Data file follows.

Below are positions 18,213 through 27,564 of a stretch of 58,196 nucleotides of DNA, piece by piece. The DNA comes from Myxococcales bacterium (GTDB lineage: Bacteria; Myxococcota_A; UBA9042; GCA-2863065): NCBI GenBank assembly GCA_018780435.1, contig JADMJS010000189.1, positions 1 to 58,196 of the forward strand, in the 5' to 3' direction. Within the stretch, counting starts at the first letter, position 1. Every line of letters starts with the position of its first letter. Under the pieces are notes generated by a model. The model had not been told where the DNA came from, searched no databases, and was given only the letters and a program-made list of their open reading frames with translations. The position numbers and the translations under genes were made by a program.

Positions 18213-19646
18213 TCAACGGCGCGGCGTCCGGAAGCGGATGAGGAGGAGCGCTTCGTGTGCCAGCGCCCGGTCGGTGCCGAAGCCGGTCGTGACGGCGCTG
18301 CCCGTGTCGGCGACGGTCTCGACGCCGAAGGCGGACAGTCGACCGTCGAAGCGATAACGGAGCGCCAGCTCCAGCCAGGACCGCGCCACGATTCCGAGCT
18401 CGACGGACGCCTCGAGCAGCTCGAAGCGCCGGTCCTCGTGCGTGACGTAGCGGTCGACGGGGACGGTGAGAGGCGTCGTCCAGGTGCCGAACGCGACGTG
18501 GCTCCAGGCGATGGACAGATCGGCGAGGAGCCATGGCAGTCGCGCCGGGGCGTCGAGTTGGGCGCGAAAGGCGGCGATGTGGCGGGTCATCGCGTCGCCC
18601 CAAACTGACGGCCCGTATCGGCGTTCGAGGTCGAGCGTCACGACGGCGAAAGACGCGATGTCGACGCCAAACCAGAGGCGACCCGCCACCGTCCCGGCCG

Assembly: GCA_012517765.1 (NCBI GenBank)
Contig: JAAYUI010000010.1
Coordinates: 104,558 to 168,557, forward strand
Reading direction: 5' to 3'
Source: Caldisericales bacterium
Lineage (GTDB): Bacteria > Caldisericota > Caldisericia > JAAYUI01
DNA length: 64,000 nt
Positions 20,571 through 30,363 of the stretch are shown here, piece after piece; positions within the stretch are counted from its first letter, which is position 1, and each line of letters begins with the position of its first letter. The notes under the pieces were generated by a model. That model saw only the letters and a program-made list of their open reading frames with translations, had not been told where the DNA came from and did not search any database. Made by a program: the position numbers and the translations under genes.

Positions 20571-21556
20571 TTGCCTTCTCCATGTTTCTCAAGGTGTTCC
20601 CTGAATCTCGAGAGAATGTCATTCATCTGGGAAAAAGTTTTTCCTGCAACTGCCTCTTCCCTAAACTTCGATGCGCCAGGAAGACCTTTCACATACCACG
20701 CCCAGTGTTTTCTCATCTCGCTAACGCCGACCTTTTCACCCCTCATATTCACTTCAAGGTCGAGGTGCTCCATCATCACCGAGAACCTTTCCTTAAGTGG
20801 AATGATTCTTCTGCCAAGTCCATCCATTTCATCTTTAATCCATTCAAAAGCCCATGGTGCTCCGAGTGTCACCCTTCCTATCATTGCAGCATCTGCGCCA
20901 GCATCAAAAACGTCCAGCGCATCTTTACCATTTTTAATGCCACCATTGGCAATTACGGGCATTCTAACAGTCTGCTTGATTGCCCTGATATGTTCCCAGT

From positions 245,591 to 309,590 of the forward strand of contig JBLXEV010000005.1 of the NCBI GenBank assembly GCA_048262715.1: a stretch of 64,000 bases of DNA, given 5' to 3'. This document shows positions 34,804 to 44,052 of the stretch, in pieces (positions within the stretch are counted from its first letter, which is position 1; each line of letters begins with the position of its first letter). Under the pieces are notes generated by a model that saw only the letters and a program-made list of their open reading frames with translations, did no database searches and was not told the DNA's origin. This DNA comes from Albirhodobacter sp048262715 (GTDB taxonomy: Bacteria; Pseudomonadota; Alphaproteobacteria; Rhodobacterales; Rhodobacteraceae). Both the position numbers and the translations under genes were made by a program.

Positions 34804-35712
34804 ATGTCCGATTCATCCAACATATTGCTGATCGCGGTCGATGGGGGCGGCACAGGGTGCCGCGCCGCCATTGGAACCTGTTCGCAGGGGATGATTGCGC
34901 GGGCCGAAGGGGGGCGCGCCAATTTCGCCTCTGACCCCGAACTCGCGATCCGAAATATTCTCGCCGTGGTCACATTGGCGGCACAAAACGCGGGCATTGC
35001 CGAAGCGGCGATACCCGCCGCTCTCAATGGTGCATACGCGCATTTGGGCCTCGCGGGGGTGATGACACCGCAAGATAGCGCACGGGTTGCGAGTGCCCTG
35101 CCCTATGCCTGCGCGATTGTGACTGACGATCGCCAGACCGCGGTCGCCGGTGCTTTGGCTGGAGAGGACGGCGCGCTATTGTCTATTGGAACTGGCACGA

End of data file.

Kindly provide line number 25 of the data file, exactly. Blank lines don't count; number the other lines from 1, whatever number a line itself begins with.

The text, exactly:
34901 GGGCCGAAGGGGGGCGCGCCAATTTCGCCTCTGACCCCGAACTCGCGATCCGAAATATTCTCGCCGTGGTCACATTGGCGGCACAAAACGCGGGCATTGC